Antenna diplexer for 145 and 434 MHz

This diplexer can be used for combining 2m and 70 cm rigs (such as Moppe MC25 and RD58) into a common
antenna or alternatively for using separate 2m and 70 cm antennas with a dual-band 145/434 MHz rig. It has
been designed for mobile use, therefore robustness against e.g. vibration and temperature changes has been
a special consideration in the design. The prototype has insertion loss less tha  0.2 dB on the 2m band and less
than 0.3 dB on 70 cm band. The isolation between bands is more than 60dB. The passband return loss is better
than 20 dB in all ports.

 Schematic diagram and network analyzer plot

The basic topology is simply two T-filters (lowpass and highpass) connected together in the antenna port.
For high isolation between bands the center element of each filter is a series resonant circuit. The center element
of the 2m branch resonates on 70cm and vice versa. This arrangement also makes the diplexer insensitive to
terminations in 2m and 70cm ports - broadband 50 ohm environment is never the case in practice.

The capacitors C1 and C2 are standard ceramic capacitors. C3 is surface mounted high-Q capacitor.
The inductors L1 and L3 are 4mm diameter aircore ones. The inductor L2 is formed by mounting C1 approx.
1cm above the board. See picture for my construction details. C3 is mounted on the bottom side of the PCB
(not shown in picture).  Here is another picture from slightly different viewpoint. The diplexer is enclosed in
a metal box and both sides of the PCB ground planes are soldered to the walls of the box.

For best performance the series resonant circuits should be tuned for maximum isolation. This can be easiest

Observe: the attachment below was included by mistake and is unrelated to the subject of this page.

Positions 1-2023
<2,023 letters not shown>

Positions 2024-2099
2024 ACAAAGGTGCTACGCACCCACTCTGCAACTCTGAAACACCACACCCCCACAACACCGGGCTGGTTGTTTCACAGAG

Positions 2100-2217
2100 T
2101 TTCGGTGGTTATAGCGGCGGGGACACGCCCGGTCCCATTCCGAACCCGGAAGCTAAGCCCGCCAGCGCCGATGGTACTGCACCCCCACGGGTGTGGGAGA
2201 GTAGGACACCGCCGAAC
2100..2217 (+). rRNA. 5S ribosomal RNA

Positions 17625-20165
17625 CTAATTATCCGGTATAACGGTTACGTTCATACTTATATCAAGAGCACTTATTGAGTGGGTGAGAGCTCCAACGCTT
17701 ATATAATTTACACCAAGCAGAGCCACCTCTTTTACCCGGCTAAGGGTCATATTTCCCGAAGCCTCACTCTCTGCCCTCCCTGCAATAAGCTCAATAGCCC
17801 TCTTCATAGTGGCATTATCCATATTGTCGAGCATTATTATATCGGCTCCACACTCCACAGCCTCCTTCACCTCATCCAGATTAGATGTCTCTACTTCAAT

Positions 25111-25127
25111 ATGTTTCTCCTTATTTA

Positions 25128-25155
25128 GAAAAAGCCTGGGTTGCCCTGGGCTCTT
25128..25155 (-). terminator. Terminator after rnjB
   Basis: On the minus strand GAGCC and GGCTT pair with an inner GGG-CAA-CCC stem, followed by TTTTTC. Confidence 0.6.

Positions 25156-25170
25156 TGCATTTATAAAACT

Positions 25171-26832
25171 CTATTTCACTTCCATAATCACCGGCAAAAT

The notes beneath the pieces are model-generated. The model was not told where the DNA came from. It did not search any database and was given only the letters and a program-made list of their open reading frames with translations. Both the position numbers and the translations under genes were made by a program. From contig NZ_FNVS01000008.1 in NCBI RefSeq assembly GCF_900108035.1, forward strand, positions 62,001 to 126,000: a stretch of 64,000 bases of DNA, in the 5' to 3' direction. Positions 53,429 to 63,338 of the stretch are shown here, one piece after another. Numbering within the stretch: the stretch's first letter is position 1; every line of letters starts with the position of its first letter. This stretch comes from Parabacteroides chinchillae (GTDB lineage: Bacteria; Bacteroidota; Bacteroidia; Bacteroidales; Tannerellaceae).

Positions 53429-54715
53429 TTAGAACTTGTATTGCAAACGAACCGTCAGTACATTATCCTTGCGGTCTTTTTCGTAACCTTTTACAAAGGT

done by using a network analyser (What? You don't have a network analyser?). Alternatively the tuning can
be performed by first feeding 145 MHz RF power  into the antenna port (the 145 MHz port should be terminated
with dummy load). The power on 145 Mhz in the 434 MHz port is the minimised by changing the mounting height
(=lead length) of C1. You should be able to measure the sub-milliwatt level power somehow, and be sure that
you are not measuring the 3rd harmonic of 145 MHz. Then feed power on 434 MHz into the antenna port with
434 MHz port terminated and measure the 434 MHz power in the 145 MHz port. The 434 Mhz power can be
minimised by stretching L3 slightly. Finally, check the passband  insertion and return losses on both bands.

I have built only one piece of these diplexers and the only guarantee I can give is that  this particular one
works. No attempt has been made to reproduce the design, but the effect of variations in component values
should be quite small because of overall low loaded-Q design. The only critical points are the series resonant
circuits and even they are not very critical. I have not measured what is the maximum RF power that the
diplexer can withstand, but I have used about 10W on 2m and 20W on 70cm with no problems.

Petri Kotilainen OH3MCK